Ernie Harwell's attorney Gary Spicer pours over his client's massive pile of get-well wishes. (Clarence Tabb Jr./The Detroit News)
Think of it as a celebration.
Ernie Harwell will speak into a microphone tonight at Comerica Park. But it won't be like old times. It never again will be like old times.
He's not returning for an inning to the broadcast booth.
He won't be telling us a man from Portage caught that ball.
He won't be saying a hitter was guilty of excessive window shopping -- as much as we wish he would.
As much as we wish he could.
But when he's about to convey what we all have meant to him, aren't we doing Ernie a disservice to think only in terms of what he's meant to us, however natural it is?
This man has been part of our lives a long time.
His voice came into our living rooms. It mowed the lawn with us. His voice soothed us when we lost the loved ones with whom we used to listen to the games.
Dad. Mom. Uncle Henry. They all were part of the Ernie era.
But our friend is ill now. Seriously ill. His cancer is being called incurable. We know what that probably means. So does he.
We can't honor him in loftier fashion, though, than to meet the challenge he's facing the same way he is. With peace. With serenity.
And by accepting with all our hearts the gratitude he's about to express.
Ernie is 91. The love of his life -- Miss Lulu as he often calls her -- is still with him. Even now, in his own kindly way, he smiles -- ready to enjoy every moment of his remaining time.
Be it months or, hopefully, years.
Let us not be down, therefore, when we see him. Or when we hear him. Or hug him, Let us celebrate the life he's had. And rejoice that we've had someone in our lives, who is still in our lives, worthy of such affection.
This is how the evening will go: Before the game, Ernie will spend a few minutes in the clubhouse speaking to the team.
"I'm going to stand in the background, because I'll choke up for sure," manager Jim Leyland said.
It would be typical for Harwell to stop in and say hello to the umpires, too. For that matter, it would be typical for him to greet vendors, ushers, elevator operators, and everyone else he sees as if they were his closest friends.
That's because, collectively, they were.
Collectively, we all were -- because the entire baseball landscape meant everything to him. Still does. Make no mistake about that. Still does.
After leaving the clubhouse, Harwell will come to the press box to greet those of us who used to see him every day. He won't be maudlin, so I hope we won't be. I trust him not to be, however, more than I trust us.
There was the time my son, when he was growing up, had a bad bout with his ears. Multiple operations to insert tubes. Maybe your children went through the same thing.
While I drove Ernie to the ballpark in Anaheim, Calif., one day, he suddenly said a prayer for him.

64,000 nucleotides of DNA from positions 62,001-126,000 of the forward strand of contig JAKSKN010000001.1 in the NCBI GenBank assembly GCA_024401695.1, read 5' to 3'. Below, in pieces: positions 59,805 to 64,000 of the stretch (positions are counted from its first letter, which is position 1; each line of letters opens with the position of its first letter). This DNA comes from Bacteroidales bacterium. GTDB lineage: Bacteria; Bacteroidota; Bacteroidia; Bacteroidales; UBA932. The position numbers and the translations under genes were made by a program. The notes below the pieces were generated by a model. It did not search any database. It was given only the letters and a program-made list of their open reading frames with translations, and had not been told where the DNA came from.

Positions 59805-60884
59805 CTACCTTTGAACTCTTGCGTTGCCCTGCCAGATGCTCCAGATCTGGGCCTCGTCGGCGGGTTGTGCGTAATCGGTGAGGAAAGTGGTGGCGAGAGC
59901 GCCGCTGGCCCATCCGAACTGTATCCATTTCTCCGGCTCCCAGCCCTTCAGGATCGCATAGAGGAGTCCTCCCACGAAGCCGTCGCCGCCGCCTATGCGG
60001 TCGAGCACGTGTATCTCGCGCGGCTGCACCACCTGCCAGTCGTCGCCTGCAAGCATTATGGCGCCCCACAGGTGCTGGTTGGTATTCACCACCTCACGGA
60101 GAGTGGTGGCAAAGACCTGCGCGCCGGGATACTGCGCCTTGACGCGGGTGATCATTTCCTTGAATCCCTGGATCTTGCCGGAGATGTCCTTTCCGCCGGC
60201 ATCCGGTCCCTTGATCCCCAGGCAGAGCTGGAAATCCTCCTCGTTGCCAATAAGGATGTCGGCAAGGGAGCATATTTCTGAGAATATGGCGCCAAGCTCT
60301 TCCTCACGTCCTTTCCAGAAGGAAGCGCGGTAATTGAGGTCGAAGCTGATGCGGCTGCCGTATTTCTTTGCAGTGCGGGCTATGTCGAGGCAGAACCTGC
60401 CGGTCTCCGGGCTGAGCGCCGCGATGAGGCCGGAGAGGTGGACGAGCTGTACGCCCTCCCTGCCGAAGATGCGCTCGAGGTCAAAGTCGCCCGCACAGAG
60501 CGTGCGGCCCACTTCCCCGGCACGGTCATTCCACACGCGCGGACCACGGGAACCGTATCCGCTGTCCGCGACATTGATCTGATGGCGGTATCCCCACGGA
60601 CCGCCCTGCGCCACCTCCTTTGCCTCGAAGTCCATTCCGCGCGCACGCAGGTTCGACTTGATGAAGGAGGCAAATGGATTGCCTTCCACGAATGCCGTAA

There also was the time, many years ago, when a certain writer was new to the scene, and apparently looking overwhelmed.
"C'mon," Ernie said. "I'll show you around."
That's never been forgotten.
But as I said, I trust him not to be maudlin, more than I trust us.
"I get chills and teary-eyed just thinking about it," broadcaster Dan Dickerson said of the impending visit.
In the third inning, Harwell will come down to the field from owner Mike Ilitch's suite. These two men are dear friends. That needs to be said.
Ilitch and Tigers president Dave Dombrowski drove out to see Harwell last Saturday. That's when Ernie asked if this visit would be all right.
"He doesn't want to get in the way," Dombrowski said. "Get in the way? There's no such thing as Ernie Harwell getting in the way."
Once on the field, Harwell will step up to the microphone and say whatever it is he plans to say. It won't be about him, though. In all likelihood, it will be about you.
He will thank you -- family from Ortonville, single Mom from Redford, retiree from Dexter -- for what you've meant to him. This will be his time not only to voice his appreciation, but to celebrate it.
And it will be up to you to accept his appreciation with the full awareness that the moment is more about what we mean to him than what he means to us.
"It's going to be historic," said Brandon Inge, "an honor just to be there. Even ahead of time, I know it's something I'll always remember."
You all, of course, have shown what Ernie means to you. You've shown it with your letters to him, your notes, your e-mails, your thoughts, whatever you've directed toward him for years -- but specifically lately.
Now you'll be required to make a difficult adjustment when facing the thought of losing him.
Don't be sad.
He'll be out there on the field, in front of all of us, celebrating the magnificence of a relationship.
We won't be entirely successful in not being sad, of course. As Marc Antony said in Shakespeare's Julius Caesar, "If you have tears, prepare to shed them now."
And tears will be shed, no doubt.
But, otherwise, cheer yourself hoarse.
That's what you do at celebrations.
Cheer -- and be happy that you've known such a friend.